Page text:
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The City of Portland, Oregon

Portland Water Bureau

From forest to faucet, we deliver the best drinking water in the world.

Customer Service: 503-823-7770

GENERAL INFORMATION: 503-823-7404

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Climate Change

  • Portland's rain-fed water supply Portland's drinking water reservoirs in the Bull Run Watershed refill from seasonal rainfall. The water supply is therefore less vulnerable to loss of snow from warming temperatures.

  • Planning for summer supply The Bull Run reservoirs draw down during the late spring or summer, and refill in the fall (Click image for Summer Supply Planning information).

  • Future Northwest climate Climate models project a warmer future Northwest with drier summers, wetter winters and heavier rainfall during storm events (Click image for Climate Change in the Northwest report).

  • Portland's groundwater supply increases climate resilience Portland's groundwater supply increases the water system’s resilience to climate change (Click image for groundwater information).

  • Meeting future water demand Portland’s water system is expected to continue meeting customer needs into the future, based on 30-year population and demand projections, and water efficiency.

  • Snow and future stream temperatures Warmer air temperatures are expected to reduce snowpacks and affect water quality for fish.

  • Climate variability The regional will experience annual and seasonal climate variability, even as the climate continues to warm over the next several decades (Click image for National Climate Assessment).

Planning for the future:

The Portland Water Bureau is actively committed to understanding and planning for a range of climate change impacts to the City's drinking water system by:

  • Applying the best available climate science and working with research institutions and climate scientists to assess how climate change could affect the drinking water system and future water supply planning. For example, PWB collaborated with the Climate Impacts Research Consortium (CIRC) to customize hydrologic and climate modeling tools for the Bull Run Watershed. PWB has developed adaptive capacity to use these tools to inform long-term water supply planning, operational management and risk assessment in Portland’s water system. More information on the developed tools are available here.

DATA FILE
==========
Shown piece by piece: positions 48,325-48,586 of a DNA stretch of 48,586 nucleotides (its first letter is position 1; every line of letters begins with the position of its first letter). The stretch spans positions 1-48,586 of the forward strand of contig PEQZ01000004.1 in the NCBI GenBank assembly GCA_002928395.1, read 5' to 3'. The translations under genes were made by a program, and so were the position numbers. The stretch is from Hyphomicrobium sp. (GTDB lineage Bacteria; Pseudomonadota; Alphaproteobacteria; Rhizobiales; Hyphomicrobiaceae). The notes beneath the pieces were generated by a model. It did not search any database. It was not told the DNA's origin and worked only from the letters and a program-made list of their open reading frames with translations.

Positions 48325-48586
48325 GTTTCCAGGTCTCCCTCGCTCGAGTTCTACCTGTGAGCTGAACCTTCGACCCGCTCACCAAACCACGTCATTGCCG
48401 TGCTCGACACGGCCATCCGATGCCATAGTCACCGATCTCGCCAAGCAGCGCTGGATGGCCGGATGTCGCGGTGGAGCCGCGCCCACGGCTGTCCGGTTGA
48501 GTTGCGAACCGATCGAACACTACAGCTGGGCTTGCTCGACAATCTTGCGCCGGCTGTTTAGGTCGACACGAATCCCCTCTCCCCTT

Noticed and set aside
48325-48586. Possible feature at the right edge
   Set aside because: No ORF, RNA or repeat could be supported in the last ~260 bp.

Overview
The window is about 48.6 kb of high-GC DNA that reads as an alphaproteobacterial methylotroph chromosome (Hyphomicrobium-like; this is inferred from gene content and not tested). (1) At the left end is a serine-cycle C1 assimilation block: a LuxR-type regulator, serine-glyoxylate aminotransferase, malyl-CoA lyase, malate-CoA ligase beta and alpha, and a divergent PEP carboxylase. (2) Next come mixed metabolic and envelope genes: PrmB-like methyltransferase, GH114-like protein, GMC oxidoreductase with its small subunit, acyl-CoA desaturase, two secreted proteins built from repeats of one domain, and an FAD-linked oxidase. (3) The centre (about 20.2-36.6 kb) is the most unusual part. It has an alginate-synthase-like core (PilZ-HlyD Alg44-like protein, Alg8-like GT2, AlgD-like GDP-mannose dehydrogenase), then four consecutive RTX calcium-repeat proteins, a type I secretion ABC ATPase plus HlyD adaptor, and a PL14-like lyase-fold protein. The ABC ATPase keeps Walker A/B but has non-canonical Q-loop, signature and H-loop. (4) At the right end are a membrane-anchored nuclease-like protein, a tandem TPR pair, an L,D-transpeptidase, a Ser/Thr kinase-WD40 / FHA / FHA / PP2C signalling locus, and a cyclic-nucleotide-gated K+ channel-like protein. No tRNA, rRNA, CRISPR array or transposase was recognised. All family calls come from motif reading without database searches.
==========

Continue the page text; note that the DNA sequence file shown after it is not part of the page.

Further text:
• Understanding how climate risks and extreme weather events are likely to affect built assets and infrastructure, and how utilities are responding by building new infrastructure, replacing or repairing assets, and changing operations. A PWB survey report on climate risks to assets is available here.

  • Partnering with large drinking water utilities (through the Water Utility Climate Alliance) and other water utility groups to develop and share climate information, science, and decision support tools;

  • Implementing strategies to prepare for climate change as part of city-wide efforts, including the City of Portland and Multnomah County's Climate Change Preparation Strategy and Risk and Vulnerabilities Assessment;

  • Calculating annual carbon emissions in a Carbon Footprint Report and implementing actions to meet the City's Climate Action Plan goals and reduce the bureau's contribution to climate change.

For more information contact:

Kavita Heyn, Climate Science Program Manager
kavita.heyn@portlandoregon.gov

Learn more about water utility climate adaptation from WUCA:


Learn more:

A Rain-Fed Water Supply

Portland’s primary drinking water supply, the Bull Run Watershed, depends on rain rather than snow, making it more resilient to warming temperatures.

Planning for Summer Supply
The Bull Run reservoirs drawdown during the summer. Fall and spring rains are important for reservoir refill.

Future Northwest Climate
Climate models project a warmer future Northwest with drier summers, wetter winters and heavier rainfall during storm events.

Groundwater Supply Increases Climate Resilience
Portland's backup groundwater supply increases the water system’s resilience to climate change.

Meeting Future Water Demand
Portland’s water system is expected to continue meeting customer needs into the future, based on 30-year population and demand projections.

Snow and Future Stream Temperatures
Snow keeps stream temperatures cold for salmon. Warmer temperatures could lead to less snow in the Bull Run Watershed in the future.

Climate Variability
Northwest climate will continue to be annually and seasonally variable, even as the long-term climate shifts.